CSNNE.com Insider Joe Haggerty is joined by NHL Draft expert Kirk Luedeke to discuss the 2016 NHL Draft class of the Boston Bruins. How soon will first pick Charlie McAvoy be ready? Was Trent Federic a reach with pick #29?

Felger: Bruins have no choice but to overpay for defenseman

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Felger: Bruins have no choice but to overpay for defenseman

Yes, four first-round picks for Jacob Trouba is crazy.

Yes, two firsts and David Pastrnak for Kevin Shattenkirk is stupid.

And, of course, Taylor Hall for Adam Larsson is ridiculous. (Remember Bruins fans: As bad as it's been, it could be worse. Peter Chiarelli could still be here.)

No one is disputing that the asking price for good, young defensemen across the NHL has gone haywire. If you're acquiring one of those players, you are likely going to lose the deal, and that's no way to run a franchise.

But here's the question for the Bruins: What's the alternative? Do the Bruins want to try and win in the Patrice Bergeron window or not?

That's what it comes down to for the B's. Bergeron will turn 31 in three weeks, and while he may have plenty of seasons left, his time as one of the best two-way players in the NHL is certainly more finite. He will likely be out of that elite status by the time anyone currently in the B's system develops into the type of No. 1 defenseman the team so desperately needs -- if there's even anyone who fits that description in the first place.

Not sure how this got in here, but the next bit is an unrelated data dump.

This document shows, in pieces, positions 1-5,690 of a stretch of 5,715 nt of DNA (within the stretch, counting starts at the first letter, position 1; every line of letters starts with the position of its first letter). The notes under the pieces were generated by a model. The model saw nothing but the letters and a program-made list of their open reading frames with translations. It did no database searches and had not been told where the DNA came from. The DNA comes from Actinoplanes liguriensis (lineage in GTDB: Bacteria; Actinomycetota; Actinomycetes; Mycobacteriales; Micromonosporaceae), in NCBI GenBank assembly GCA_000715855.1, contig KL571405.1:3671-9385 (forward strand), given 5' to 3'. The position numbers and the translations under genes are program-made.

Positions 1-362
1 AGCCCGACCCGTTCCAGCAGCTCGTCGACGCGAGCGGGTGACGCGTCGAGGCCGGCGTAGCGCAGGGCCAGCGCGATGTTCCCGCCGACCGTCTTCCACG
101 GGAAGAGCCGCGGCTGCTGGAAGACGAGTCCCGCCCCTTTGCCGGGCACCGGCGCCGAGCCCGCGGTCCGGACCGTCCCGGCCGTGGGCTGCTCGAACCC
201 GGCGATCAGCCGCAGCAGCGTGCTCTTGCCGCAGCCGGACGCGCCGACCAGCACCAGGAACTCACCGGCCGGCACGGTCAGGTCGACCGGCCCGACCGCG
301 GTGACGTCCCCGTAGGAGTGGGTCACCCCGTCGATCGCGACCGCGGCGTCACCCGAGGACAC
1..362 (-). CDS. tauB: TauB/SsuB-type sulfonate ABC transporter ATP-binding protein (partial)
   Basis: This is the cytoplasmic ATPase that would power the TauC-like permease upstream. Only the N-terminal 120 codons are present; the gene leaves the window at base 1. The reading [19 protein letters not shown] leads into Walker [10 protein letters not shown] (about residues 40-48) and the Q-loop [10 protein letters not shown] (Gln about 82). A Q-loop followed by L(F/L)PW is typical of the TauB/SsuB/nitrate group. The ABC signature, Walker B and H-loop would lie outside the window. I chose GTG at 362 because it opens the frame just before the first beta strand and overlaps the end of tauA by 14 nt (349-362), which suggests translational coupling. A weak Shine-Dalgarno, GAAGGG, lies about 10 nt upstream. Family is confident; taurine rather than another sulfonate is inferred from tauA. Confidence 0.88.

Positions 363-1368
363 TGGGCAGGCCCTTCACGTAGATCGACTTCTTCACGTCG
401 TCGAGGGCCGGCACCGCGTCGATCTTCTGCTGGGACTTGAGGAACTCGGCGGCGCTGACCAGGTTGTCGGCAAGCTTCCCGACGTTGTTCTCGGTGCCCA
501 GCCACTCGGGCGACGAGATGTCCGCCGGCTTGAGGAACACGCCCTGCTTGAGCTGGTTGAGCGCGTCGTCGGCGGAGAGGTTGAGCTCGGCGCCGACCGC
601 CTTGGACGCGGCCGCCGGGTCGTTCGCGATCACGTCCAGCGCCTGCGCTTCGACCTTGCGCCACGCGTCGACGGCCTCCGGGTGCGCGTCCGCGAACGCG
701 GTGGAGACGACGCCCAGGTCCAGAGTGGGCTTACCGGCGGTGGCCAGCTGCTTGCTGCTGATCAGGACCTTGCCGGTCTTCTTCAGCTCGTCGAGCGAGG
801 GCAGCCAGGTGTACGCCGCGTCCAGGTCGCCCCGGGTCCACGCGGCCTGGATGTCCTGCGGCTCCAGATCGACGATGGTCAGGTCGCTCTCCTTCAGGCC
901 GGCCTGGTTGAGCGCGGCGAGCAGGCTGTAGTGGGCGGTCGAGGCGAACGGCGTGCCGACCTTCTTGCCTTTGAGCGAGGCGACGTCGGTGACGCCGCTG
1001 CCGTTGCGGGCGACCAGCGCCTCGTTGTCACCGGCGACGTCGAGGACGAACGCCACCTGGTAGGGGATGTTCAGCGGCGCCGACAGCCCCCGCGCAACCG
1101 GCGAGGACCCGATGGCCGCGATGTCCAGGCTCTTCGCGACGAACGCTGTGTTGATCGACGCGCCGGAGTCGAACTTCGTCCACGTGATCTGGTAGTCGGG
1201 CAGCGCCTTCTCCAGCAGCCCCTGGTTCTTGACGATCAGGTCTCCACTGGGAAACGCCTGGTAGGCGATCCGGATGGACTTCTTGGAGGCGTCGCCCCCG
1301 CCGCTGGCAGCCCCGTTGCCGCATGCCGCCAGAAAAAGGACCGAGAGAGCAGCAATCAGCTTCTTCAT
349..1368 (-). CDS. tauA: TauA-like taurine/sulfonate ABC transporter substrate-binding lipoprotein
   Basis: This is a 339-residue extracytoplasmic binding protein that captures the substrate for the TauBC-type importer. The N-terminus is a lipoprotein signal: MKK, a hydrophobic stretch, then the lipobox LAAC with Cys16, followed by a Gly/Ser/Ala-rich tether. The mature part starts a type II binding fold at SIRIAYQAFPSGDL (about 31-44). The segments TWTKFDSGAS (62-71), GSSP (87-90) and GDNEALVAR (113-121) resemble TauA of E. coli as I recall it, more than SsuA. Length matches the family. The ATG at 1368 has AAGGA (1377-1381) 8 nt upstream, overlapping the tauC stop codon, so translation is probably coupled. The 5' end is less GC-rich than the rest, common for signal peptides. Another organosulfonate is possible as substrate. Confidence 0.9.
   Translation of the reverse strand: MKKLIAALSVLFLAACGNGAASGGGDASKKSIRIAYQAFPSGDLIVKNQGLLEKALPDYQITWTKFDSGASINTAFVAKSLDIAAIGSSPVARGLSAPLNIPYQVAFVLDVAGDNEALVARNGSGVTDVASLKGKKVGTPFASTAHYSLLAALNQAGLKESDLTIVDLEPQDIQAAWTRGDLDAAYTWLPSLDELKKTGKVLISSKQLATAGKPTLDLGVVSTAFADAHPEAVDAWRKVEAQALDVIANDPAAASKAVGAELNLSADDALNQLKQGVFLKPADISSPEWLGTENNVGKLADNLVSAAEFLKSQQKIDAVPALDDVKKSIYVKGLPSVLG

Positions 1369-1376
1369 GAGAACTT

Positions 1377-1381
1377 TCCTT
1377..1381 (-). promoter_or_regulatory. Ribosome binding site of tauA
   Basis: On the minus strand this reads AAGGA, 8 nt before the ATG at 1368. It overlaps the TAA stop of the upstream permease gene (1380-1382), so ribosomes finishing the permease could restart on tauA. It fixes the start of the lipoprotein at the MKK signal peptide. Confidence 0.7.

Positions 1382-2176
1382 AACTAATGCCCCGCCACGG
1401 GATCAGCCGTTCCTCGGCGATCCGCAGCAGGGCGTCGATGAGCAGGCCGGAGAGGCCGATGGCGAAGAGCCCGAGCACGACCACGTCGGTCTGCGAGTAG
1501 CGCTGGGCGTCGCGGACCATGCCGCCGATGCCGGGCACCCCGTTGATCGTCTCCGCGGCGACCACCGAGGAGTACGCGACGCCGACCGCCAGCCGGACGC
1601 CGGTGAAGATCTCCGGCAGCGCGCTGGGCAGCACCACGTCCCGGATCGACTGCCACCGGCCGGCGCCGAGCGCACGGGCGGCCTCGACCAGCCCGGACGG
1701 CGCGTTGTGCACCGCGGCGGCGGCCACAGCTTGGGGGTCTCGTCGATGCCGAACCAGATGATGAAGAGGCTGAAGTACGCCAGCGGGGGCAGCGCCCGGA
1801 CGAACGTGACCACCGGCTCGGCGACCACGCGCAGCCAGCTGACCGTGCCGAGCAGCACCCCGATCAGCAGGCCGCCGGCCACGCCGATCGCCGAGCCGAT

In other words, if the B's want a top-pairing defenseman anytime soon, they're going to have to pay for it. Or overpay for it. Draft picks. Players. Offer sheets. Whatever. Something unappealing is going to have to go out the door.

If there's another way, I'd like to know what it is. There's virtually nothing to choose from in the unrestricted pool. And everyone on the current depth chart is either too old, too young or too crappy.